continue as long as the employee is employed.

For many bigger employers, the pension scheme will not be the only

employee benefit which may need to be reviewed. Group risk schemes are set

for an even bigger shake-up.

As many employees will continue to work beyond the current normal

retirement age, any benefits granted to employees generally must also

continue. The most obvious benefits are life insurance and private medical

insurance, though, of course, it includes group PHI and group

critical-illness cover.

Again, as with pension contributions and benefits, the removal of such

benefits from employees over, say, 65 is illegal and so employers must

brace themselves for huge extra costs if they wish to maintain these group

risk schemes. The cost of providing cover to this ageing sector of the

workforce will be much greater than for younger employees.

It is hard to see how employers can get round this soon to be introduced

requirement and I strongly believe that, unfortunately, most of these group

risk schemes will become a relic of the past as the cost commitment by the

employer becomes unmanageable. If I am right, then this is once again an

example of legislation which is designed to help employees achieving

exactly the opposite.

What about the financial planning needs of individual clients? As we can

assume many people will work to a much greater age, I suggest advisers

should be starting to consider writing PHI contracts to, say, 70 or 75 as

opposed to the current normal retirement age.

I would hope PHI providers will quickly recognise this need and permit

these longer-dated contracts without question.

Advisers should be aware that this need to anticipate the removal of the

compulsory retirement age must be addressed now. PHI contracts written now

to the earlier age are likely to be difficult, if not impossible, to amend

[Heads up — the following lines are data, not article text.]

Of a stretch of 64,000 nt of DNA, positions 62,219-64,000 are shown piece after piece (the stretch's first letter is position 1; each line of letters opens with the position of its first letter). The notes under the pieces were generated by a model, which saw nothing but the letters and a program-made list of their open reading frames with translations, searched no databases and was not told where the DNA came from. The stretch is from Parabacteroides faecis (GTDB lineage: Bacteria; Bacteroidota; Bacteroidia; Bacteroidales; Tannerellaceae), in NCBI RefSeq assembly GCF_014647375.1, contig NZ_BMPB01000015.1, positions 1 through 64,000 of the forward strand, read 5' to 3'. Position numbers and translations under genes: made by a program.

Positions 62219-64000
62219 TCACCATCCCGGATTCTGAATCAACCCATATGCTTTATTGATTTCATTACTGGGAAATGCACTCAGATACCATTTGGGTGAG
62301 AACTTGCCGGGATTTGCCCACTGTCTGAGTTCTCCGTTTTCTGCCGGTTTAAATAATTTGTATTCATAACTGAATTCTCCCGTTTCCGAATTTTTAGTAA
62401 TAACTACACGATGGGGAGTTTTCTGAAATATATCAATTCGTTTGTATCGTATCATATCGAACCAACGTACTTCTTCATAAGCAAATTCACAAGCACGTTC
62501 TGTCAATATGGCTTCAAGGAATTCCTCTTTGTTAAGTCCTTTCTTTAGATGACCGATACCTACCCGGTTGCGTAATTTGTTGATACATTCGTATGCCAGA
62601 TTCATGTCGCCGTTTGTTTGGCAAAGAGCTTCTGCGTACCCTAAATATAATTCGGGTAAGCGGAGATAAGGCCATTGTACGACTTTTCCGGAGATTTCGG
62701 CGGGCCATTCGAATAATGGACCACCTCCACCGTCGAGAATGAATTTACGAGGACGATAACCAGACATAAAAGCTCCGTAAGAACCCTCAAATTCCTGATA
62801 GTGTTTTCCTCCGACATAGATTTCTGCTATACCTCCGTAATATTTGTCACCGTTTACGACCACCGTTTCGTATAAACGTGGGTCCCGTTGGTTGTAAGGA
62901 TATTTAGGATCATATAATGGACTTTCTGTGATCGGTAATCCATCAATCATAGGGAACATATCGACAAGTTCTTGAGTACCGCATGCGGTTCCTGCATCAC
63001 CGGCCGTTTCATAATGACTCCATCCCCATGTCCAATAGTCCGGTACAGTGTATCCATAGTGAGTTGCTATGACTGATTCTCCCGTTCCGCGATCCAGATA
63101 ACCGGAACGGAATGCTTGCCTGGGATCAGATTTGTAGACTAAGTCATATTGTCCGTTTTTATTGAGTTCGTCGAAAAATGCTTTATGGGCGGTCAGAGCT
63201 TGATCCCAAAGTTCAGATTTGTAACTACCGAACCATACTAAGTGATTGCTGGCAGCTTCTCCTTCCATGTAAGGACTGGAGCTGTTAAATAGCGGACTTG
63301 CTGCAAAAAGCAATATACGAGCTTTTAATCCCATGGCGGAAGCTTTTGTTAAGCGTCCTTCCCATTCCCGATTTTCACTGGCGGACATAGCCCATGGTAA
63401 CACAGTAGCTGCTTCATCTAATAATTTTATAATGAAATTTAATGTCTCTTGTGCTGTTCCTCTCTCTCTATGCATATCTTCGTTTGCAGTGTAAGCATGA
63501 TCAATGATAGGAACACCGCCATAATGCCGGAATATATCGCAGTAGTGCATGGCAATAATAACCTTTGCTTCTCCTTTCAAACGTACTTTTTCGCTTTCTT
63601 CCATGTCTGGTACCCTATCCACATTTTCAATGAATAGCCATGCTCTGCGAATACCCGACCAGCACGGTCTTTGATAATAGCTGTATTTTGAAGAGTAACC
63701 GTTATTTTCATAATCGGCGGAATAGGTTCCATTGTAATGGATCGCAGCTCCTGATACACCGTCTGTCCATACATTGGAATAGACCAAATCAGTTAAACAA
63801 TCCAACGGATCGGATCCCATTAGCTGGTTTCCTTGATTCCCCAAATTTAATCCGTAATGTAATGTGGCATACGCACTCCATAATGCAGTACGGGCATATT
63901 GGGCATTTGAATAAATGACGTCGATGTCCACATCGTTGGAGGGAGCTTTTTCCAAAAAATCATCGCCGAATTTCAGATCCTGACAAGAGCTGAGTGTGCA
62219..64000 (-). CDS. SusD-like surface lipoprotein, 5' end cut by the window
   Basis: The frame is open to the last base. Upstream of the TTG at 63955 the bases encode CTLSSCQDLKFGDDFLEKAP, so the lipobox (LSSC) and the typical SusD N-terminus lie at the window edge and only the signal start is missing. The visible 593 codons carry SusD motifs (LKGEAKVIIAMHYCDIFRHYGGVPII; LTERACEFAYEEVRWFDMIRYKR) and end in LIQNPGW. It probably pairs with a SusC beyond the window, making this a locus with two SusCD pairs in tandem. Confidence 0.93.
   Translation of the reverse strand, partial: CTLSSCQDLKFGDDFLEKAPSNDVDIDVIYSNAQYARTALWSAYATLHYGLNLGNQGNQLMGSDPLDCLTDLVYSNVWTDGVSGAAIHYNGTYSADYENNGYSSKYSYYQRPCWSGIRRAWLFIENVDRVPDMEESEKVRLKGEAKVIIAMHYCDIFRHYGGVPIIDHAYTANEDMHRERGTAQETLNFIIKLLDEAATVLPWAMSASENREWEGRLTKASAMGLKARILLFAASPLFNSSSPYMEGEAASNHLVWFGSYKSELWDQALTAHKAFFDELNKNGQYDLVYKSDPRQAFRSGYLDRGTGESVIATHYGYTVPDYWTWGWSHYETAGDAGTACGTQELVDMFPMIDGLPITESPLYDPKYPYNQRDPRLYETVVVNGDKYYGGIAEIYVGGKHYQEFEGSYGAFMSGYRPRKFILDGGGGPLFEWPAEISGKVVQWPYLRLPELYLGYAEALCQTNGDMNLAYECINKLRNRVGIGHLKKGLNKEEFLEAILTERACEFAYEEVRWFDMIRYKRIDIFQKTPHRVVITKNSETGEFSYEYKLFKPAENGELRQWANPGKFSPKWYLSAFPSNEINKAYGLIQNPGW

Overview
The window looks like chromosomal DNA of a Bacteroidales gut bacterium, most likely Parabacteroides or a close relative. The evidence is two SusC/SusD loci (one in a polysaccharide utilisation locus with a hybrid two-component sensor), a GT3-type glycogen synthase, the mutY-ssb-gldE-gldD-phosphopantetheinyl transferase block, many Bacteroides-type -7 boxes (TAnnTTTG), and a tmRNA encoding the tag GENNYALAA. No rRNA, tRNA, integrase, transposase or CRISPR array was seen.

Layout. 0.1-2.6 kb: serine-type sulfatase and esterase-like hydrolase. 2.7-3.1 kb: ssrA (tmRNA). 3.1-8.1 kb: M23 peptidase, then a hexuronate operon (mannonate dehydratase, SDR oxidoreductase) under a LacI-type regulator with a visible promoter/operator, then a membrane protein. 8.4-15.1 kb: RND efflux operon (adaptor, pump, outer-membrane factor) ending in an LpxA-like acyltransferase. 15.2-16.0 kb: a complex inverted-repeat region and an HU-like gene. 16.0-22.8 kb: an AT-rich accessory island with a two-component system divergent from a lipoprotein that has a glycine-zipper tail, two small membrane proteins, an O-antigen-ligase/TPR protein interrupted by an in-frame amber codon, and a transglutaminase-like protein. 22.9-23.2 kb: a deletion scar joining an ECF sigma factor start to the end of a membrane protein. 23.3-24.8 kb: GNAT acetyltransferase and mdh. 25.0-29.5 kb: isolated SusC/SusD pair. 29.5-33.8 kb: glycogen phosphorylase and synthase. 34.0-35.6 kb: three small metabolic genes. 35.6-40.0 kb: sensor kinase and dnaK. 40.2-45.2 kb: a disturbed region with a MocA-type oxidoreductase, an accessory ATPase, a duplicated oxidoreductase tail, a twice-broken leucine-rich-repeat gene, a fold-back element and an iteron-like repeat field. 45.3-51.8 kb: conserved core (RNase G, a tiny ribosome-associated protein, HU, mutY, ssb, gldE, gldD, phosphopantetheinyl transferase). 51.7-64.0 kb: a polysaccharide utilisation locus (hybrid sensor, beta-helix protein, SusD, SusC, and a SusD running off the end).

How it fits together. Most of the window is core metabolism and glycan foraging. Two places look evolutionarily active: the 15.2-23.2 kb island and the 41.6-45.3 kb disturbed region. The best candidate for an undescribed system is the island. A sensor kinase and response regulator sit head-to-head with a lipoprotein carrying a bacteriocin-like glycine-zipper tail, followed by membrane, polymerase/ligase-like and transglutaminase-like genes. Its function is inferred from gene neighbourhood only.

when the European directive takes effect – insurers may fear selection

against the office. This could leave the client with a deficient PHI

contract if he or she anticipates working until a later age.

Similar considerations should be taken into account in age-restricted

critical-illness cover policies.

Finally, a small but amusing political prediction. State pensions are not

caught by the directive and so may still be paid from 65 or (as is

currently allowed) deferred until a later age, with an increase for each

year of deferral. This could lead to the payment of state pensions for many

years while an employee continues to work.

Can you hear the politicians suggest this “double payment” is unnecessary

and unwarranted? Perhaps the state pension should not be paid while the

individual is working as this would represent an embarrassment of riches.

So, defer the state pension until he or she needs it, perhaps.

But then, this would represent a shift towards making the state pension

means-tested, wouldn&#39t it? And that could never happen, could it?

Crystal ball gazing – election after this one 2005, European directive

introduced 2006 with deferred state pension payments at the same time.

Three or four years to the next election…plenty of time to forget.

More immediate and certain – next week we move on to the fundamental use

and misuse of trusts in financial planning.